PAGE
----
I really enjoyed living in Shanghai for a month: this cosmopolitan city is vibrant and has tons to do. Many of Shanghai’s hotspots cater to Chinese people and expats alike, making for an interesting international experience. Throughout my time in Shanghai, I met people from the US, England, Germany, Italy, France, Canada, New Zealand, and, of course, China. I was lucky enough to stay at an Air BnB on Fumin Road, right between the neighborhoods of Jing’an and the French Concession, two ideal areas for young expats. After exploring all corners of the city, I wanted to consolidate my experiences into a pleasant one-day itinerary for a visitor. I think this plan would work wonderfully for a Sunday, hence the title of the post.
An itinerary for a Sunday in Shanghai:
10 am – 12 pm: Rise and shine at Jing’an Temple. I had already visited quite a few temples in Japan before visiting Jing’an Temple, but I must say this temple is one of my favorites. Jing’an Temple was relocated to its current location in 1216 and is now nestled among Shanghai’s soaring skyscrapers, creating an interesting visual juxtaposition between the old and the new. The architecture of the temple is beautiful: I loved the contrast between the wooden structures and the glittering gold rooftops. The temple has many small halls where you’ll find different Buddhist deities, as seen below. I really loved the murals on the back side of the main hall. The picture below does not do the mural justice, but it includes intricately fashioned images of temples and Buddhist deities made of jade, a stone revered in Chinese culture.
12 – 2 pm: Brunch, lunch, or munch in the French Concession. The French Concession is the area of the city that was ceded to the French government from 1849 to 1943. European-esque locales like this helped Shanghai earn the nickname “Paris of the East.” This trendy neighborhood is still an expat hub, and its tree-lined avenues, restaurants, and shops make for a great place to stroll on a Sunday – or any day, really. Here are some options for brunch or lunch in the area:
Fumin Road. The endlessly popular resto-bars on Fumin Road are always buzzing with expats – while here, you’ll probably overhear at least three Western languages. The outdoor seating at these venues is popular for both meals and drinks throughout the day. Check out these spots, which are all next to each other: Funkadeli, Chicken & Egg, and Cantina Agave.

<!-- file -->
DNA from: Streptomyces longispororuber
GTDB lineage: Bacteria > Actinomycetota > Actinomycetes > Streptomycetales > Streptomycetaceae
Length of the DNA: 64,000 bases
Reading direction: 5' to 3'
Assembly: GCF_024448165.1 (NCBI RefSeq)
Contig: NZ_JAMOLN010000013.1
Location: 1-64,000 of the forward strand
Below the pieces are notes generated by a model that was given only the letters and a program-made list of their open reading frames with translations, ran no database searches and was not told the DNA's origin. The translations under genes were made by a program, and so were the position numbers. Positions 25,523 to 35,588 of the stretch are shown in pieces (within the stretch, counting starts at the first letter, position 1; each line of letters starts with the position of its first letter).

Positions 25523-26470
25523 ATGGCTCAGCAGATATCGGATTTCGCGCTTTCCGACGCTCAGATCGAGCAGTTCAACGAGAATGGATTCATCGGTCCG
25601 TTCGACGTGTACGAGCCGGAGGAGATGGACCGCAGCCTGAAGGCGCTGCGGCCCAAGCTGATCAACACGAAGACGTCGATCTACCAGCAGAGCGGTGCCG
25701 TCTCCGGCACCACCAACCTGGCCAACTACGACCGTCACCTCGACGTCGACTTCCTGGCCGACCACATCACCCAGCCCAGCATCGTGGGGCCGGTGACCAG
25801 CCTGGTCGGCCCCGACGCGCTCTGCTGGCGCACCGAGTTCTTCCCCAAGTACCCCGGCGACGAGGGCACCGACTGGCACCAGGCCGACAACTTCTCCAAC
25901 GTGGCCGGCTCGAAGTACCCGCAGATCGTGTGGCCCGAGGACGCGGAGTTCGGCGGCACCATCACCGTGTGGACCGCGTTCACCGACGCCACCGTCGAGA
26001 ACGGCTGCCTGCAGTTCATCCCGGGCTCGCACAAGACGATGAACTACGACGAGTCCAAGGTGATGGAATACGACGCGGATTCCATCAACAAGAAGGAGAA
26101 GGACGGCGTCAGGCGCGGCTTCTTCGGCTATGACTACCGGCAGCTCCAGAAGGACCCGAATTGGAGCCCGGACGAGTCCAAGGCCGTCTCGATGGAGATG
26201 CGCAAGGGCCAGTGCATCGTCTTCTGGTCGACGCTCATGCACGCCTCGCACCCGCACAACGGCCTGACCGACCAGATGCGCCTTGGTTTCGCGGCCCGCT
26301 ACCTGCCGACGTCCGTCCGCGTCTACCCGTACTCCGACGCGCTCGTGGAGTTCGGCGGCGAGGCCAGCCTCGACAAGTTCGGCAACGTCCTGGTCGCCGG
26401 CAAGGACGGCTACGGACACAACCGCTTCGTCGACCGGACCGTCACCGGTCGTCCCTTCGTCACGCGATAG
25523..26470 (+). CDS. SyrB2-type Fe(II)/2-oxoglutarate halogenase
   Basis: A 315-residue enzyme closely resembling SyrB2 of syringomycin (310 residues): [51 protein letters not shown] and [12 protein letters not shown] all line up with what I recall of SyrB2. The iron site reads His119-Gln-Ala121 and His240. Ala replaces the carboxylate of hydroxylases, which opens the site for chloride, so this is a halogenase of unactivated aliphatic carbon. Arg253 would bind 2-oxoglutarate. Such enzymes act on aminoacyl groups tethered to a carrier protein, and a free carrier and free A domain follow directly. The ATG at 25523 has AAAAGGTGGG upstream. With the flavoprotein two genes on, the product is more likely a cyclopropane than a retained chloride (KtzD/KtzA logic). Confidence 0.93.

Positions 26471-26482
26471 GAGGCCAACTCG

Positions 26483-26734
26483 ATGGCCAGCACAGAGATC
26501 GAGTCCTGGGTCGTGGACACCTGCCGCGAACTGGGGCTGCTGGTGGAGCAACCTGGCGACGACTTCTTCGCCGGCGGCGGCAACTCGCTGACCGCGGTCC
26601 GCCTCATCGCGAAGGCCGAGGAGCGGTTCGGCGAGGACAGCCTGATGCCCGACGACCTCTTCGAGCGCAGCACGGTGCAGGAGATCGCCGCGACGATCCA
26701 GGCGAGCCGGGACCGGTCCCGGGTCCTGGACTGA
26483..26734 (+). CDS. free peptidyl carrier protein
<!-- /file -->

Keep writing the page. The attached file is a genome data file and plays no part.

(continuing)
Julu Road. Julu Road is home to many restaurants, but Loonfung House stands out as a huge hit among locals. This popular restaurant dishes out some tasty Hong Kong-style Cantonese dim sum, which is often served as brunch. You’ll see the place start to fill up in the morning as people wait for a table, and then it’s pretty much packed from 11 am to the afternoon. For a Sunday, you may want to go early or make a reservation.
Donghu Road. This cool little street connects some of the larger thoroughfares of the Concession, but it is not to be missed. Donghu offers a range of eating options, including Sichuan Citizen, which serves up specialties from Sichuan province; Gemma, a cozy Italian eatery; and Shanghai Brewery, a popular gastropub for craft beer lovers.
2 – 3 pm: Take a walk through Jing’an. Once you’re well fed and a little boozy, walk back up Fumin Road and turn left on Yan’an Road. Along Yan’an Road on your left, you’ll find a small park with a pond. It’s nice to take a short stroll through this area. Then walk up the stairs to cross the overpass above Yan’an Road. It’s worth it. Why? Because you get a jaw-dropping view – my jaw literally dropped – of Jing’an Temple’s golden rooftops sparkling in the sun. After gawking, walk down the stairs and head through the entrance of Jing’an Park on the corner of the street. Upon entering, you’ll stumble upon a beautiful pond where people are having lunch. As you meander through the park, you’ll find people playing instruments on benches and – best of all – elderly locals engaging in guang chang wu to the tune of Chinese music. Guang chang wu, which literally translates to “square dance” because it is usually done in public squares or plazas, is a kind of casual dancing done by locals in public areas throughout China. It is so fun to watch! Haha. I actually saw guang chang wu in various cities during my travels throughout the Middle Kingdom.